Associate Professor Arie Dubnov is the Max Ticktin Chair of Israel Studies in GW’s History Department and the Judaic Studies Program. He holds a PhD in history from the Hebrew University of Jerusalem. His fields of expertise are modern Jewish and European intellectual history, with a subsidiary interest in nationalism studies. He is the author of Isaiah Berlin: The Journey of a Jewish Liberal (2012) and has published essays in journals such as Nations & Nationalism, Modern Intellectual History, History of European Ideas and The Journal of Israeli History. He is the editor of the collection (in Hebrew) Zionism – A View from the Outside (The Bialik Institute, 2010). Professor Dubnov has taught classes entitled “Zionism, anti-Zionism, post-Zionism: Wars of Ideas” and “A Critical History of Modern Israel” and will be teaching a course entitled “War and Peace in Israeli Society” in 2018.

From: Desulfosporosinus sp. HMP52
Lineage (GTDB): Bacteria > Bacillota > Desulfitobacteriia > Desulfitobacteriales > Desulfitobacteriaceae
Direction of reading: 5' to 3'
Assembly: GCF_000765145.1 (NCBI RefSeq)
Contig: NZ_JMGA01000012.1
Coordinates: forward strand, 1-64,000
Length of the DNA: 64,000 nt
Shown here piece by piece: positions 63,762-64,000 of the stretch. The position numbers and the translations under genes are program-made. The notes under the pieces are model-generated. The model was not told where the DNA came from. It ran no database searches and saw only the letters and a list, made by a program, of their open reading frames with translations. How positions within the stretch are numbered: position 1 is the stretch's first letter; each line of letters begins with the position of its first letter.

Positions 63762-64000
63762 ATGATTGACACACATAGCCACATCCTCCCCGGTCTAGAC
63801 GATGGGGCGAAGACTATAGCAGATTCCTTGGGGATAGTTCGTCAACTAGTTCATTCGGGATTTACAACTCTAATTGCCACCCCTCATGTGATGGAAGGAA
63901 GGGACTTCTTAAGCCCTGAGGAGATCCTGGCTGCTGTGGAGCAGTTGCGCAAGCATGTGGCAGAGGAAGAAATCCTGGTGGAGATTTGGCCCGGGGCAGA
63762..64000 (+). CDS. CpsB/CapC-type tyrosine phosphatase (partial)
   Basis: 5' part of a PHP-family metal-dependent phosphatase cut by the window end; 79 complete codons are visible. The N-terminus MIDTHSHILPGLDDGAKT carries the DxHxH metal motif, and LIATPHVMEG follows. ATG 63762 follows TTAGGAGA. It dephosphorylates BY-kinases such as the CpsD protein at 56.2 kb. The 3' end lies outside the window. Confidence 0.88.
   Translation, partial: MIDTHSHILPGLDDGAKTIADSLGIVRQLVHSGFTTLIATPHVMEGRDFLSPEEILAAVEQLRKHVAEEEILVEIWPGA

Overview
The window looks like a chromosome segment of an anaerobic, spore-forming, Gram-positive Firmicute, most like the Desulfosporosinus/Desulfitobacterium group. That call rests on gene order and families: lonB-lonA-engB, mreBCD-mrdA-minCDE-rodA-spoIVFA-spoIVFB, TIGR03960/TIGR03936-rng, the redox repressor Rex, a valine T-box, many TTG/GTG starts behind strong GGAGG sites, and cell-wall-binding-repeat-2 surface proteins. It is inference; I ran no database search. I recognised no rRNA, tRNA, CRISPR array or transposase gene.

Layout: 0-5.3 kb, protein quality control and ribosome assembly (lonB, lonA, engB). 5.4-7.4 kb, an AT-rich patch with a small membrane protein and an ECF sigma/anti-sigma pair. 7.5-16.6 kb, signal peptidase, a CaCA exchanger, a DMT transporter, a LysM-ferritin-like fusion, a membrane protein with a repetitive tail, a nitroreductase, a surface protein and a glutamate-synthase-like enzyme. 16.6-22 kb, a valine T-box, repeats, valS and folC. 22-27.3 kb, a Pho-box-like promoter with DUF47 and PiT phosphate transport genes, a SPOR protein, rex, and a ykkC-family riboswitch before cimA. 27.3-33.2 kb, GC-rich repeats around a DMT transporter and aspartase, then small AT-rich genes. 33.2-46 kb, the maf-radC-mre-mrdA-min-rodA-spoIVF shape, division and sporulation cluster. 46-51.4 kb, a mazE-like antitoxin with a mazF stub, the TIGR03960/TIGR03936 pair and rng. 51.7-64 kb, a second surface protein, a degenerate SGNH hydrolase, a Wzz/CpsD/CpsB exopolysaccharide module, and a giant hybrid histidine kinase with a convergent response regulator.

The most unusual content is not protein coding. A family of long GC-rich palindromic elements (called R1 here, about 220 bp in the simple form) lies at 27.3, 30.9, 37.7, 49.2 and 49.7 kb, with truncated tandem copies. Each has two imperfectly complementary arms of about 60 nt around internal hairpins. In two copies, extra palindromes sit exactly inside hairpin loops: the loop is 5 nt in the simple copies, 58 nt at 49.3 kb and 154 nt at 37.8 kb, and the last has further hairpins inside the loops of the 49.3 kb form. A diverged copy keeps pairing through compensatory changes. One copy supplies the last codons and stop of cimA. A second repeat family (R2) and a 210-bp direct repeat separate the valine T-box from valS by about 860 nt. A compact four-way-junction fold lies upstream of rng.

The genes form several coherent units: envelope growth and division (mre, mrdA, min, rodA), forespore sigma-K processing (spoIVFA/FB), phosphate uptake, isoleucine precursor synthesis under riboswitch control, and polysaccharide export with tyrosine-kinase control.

Orian Zakai is the new Director of the Hebrew Program at GW. She was a visiting assistant professor of Modern Hebrew at Middlebury College and received her PhD at the Department of Comparative Literature at the University of Michigan. Her research and teaching interests include women and gender in Modern Hebrew literature, the interrelations between Hebrew literature and nationalism, the intersections of gender, nationality and ethnicity in contemporary Israeli culture, and post-colonial and feminist theories. Orian has published articles on gender and nationalism in Nashim and Prooftexts. Her collection of short fiction Hashlem et he-haser (Fill in the Blanks) was published in Hebrew in 2010 by Keter Books. She is a member of Jewish Voice for Peace’s Academic Advisory Council.
Francesco Sinatora is Assistant Professor of Arabic in the Department of Classical and Near Eastern Languages and Civilizations. He holds a PhD in Arabic Linguistics from Georgetown University and an MA in Afro-Asiatic Studies from the University of Pavia. His research interests include Arabic diglossia, Arabic in the media, cognitive linguistics, discourse analysis, and early Arabic poetry. He has taught Arabic at the Sijal Institute in Jordan, the University of Exeter in England, and the University of Pavia in Italy, as well as Georgetown University. His publications include a forthcoming article entitled “Online Ethnography in the Arabic as a Second Language Classroom” in the Handbook for Arabic Language Teaching in the 21st Century Volume II (Routledge 2017).